Isle of Dogs, 2018.
Directed by Wes Anderson
Featuring the voice talents of Bryan Cranston, Edward Norton, Bill Murray, Jeff Goldblum, Bob Balaban, Kunichi Nomura, Ken Watanabe, Greta Gerwig, Frances McDorman, Live Schreiber, Scarlett Johansson, Tilda Swinton, and F. Murray Abraham.
Wes Anderson is a modern day auteur who keeps cranking out movies for a loyal audience. He may never have a box office home run, but he’ll keep hitting doubles and triples. His latest effort is Isle of Dogs, which is available now on Blu-ray. The bonus features are scant, but he and Criterion are BFFs, so something more substantial is probably on the horizon.
I’d love to see Wes Anderson do more stop-motion animated films, since it’s a format well-suited to the world-building he does with every movie. Isle of Dogs is his second such film, after 2009’s Fantastic Mr. Fox, and it builds on its predecessor with more intricate sets, some of which are seen only for a few seconds, and a larger cast of characters. Like all of Anderson’s films, Isle of Dogs features his sly sense of humor.
Also like many of his movies, it’s not clear when Isle of Dogs is set, only that it takes place in a near-future Japan where an outbreak of canine flu has led the dictatorial Mayor Kobayashi of Megasaki City to send all dogs to Trash Island. His orphaned nephew, Atari, is among those whose pets are banned, and the boy steals a plane and flies to the island to find his dog, Spots.
Atari crashes the plane and is injured. He meets a pack of dogs who help him find Spots, although their leader, Chief, is a former stray who’s wary of humans. The rest of the dogs came from homes, though, so they’re happy to assist in the hope that they’ll be able to go back to their owners too.
Meanwhile in Megasaki City, Professor Watanabe searches for a cure for canine flu but Kobayashi seeks to thwart his efforts because the mayor is really more of a cat person. An American exchange student named Tracy follows the news of Watanabe’s efforts and senses a conspiracy in the making, so she investigates. When Kobayaski learns where Atari is, he begins plans to destroy all the dogs on Trash Island by sending his men, accompanied by a pack of robot dogs, to do his dirty work.
The cast consists of many Anderson regulars, including Bill Murray, Jeff Goldblum, Edward Norton, Jason Schwartzman, and Bob Balaban. (There are others, but I won’t list them all.) Bryan Cranston makes his Anderson film debut as Chief – it’s nice to see him continue the career boost that Breaking Bad gave him. If I have any quibble with the voice work it’s that it’s really obvious who’s who. I like it when well-known actors change their voices a bit to blend into the story, like Jennifer Aniston did in The Iron Giant. That’s not a deal-breaker for me, though.
As someone who’s been interested in Japanese culture for most of my life, I enjoyed the setting of Isle of Dogs, as well as the way Anderson handled the characters without resorting to stereotypes. I’ve read some comments where people feel that he just slung together the country’s greatest hits, including sumo wrestling, cherry blossoms, anime, and taiko drummers, but I can’t really find fault with that. After all, many movies set in the US include recognizable elements of American culture, and the same could be said for many countries.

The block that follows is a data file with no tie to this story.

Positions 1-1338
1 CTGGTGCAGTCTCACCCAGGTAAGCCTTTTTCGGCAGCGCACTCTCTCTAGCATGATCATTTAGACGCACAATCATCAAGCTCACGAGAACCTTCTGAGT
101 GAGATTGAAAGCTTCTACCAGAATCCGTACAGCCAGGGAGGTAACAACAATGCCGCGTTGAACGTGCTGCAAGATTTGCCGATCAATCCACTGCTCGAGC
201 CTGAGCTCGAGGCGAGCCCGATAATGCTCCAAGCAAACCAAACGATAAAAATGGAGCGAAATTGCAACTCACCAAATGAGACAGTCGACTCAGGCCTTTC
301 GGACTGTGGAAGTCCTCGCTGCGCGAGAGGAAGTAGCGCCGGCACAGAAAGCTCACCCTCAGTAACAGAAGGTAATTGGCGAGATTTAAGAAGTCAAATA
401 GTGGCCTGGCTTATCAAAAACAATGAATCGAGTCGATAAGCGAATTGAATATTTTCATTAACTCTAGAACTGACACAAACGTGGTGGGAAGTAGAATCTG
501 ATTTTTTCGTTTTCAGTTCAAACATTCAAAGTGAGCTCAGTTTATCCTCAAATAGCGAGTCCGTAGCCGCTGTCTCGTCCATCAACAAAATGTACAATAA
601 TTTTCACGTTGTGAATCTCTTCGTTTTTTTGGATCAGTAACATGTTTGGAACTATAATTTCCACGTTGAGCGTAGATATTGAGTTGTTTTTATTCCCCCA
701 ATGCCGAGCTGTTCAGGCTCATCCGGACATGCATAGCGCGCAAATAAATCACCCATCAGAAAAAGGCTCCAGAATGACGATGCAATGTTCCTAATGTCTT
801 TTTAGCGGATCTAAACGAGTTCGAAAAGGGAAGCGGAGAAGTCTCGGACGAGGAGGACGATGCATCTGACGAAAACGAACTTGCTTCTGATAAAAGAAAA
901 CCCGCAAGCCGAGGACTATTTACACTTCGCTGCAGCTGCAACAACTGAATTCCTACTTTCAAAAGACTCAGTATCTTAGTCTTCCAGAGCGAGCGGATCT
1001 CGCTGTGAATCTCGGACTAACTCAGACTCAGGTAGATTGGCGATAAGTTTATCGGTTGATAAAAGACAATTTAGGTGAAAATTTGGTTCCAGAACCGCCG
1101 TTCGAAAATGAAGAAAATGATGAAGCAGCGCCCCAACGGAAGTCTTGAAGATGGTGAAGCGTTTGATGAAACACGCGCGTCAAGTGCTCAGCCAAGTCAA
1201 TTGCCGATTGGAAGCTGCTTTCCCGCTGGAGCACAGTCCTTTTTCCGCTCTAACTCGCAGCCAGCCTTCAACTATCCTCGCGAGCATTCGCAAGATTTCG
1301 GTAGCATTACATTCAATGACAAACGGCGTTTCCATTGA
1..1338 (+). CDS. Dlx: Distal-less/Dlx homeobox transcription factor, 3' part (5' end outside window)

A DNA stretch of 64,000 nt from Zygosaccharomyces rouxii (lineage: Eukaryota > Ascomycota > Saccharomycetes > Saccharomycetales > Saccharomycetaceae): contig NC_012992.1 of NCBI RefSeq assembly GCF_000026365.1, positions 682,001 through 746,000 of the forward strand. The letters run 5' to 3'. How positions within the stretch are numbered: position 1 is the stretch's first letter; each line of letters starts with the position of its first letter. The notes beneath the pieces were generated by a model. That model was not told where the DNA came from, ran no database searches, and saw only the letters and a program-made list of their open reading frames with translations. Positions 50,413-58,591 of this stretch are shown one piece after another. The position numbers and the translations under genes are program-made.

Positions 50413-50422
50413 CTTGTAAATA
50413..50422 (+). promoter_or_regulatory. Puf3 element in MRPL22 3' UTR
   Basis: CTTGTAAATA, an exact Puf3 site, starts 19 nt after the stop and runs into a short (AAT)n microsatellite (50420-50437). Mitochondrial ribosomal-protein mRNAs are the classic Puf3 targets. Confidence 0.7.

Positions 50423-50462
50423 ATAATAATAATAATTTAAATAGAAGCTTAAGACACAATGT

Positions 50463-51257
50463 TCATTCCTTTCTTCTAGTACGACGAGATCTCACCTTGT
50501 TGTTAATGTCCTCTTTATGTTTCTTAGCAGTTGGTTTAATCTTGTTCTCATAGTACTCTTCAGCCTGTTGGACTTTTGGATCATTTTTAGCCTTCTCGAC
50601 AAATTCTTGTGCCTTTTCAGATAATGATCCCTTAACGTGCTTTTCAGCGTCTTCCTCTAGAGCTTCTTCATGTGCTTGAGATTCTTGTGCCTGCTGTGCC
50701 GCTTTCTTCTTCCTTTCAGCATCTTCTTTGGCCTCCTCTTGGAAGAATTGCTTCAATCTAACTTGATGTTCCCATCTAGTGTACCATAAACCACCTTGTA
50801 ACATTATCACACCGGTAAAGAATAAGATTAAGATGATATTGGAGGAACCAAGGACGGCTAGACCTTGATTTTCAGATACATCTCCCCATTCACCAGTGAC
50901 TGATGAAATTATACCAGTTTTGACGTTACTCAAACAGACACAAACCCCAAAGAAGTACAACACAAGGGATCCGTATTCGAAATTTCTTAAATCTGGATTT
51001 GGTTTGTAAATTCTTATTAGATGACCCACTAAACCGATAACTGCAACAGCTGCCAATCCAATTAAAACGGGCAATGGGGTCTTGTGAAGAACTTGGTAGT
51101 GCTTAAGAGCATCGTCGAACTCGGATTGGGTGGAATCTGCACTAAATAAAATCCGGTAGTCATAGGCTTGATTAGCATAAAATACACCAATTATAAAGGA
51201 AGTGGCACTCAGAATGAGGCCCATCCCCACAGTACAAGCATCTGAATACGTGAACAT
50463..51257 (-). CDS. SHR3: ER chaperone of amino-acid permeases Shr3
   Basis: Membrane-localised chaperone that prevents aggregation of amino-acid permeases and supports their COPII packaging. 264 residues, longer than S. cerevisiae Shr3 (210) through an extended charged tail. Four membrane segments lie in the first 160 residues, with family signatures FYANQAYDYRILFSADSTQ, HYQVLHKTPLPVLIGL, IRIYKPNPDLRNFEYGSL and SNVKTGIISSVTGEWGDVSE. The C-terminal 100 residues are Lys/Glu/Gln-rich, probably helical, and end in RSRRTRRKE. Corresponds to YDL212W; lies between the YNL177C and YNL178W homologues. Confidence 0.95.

I found the movie a reverence for Japanese culture, particularly with Anderson’s decision not to sub-title some of the Japanese dialogue. We only know what’s being said if the scene includes a translator – presumably because, for example, when Kobayaski is making an announcement, it’s being translated into English for worldwide broadcast. We’re left to interpret visual cues to understand what a character is saying. Perhaps putting that kind of work in the hands of the audience is what led to the film playing at small art house cinemas like the one where I saw it.
This Blu-ray release also includes the movie on DVD, along with a code for a digital copy. The bonus features are scant, but perhaps that’s because a Criterion edition will be out eventually. The included featurettes run about 21 minutes total and include:
- Animators (4 minutes): A look at the labor-intensive work that went into breathing life into the stop-motion puppets.
- Isle of Dogs Cast Interviews (5 minutes): The cast voice their characters talking about their roles in the film, as well as other random subjects.
- Puppets (4 minutes): An examination of the work that went into building the puppets, which included over a million pieces of hair.
- An Ode to Dogs (2 minutes): Unsurprisingly, there were a bunch of dogs hanging around while the movie was made, including a couple whose movements were examined by the animators.
- Megasaki City and Trash Island (3 minutes): A look at the sets built for the film. I love the work that set builders do, whether for live-action or for animated films.
- Weather and Elements (3 minutes): It’s not hard to guess that, for example, the clouds that emanate during fights are made from cotton balls. Here’s how that was done, along with the various items like Atari’s plane.
There’s also a gallery of behind-the-scenes photos that pass by for a minute, along with the theatrical trailer.
Flickering Myth Rating – Film: ★ ★ ★ ★ / Movie: ★ ★ ★ ★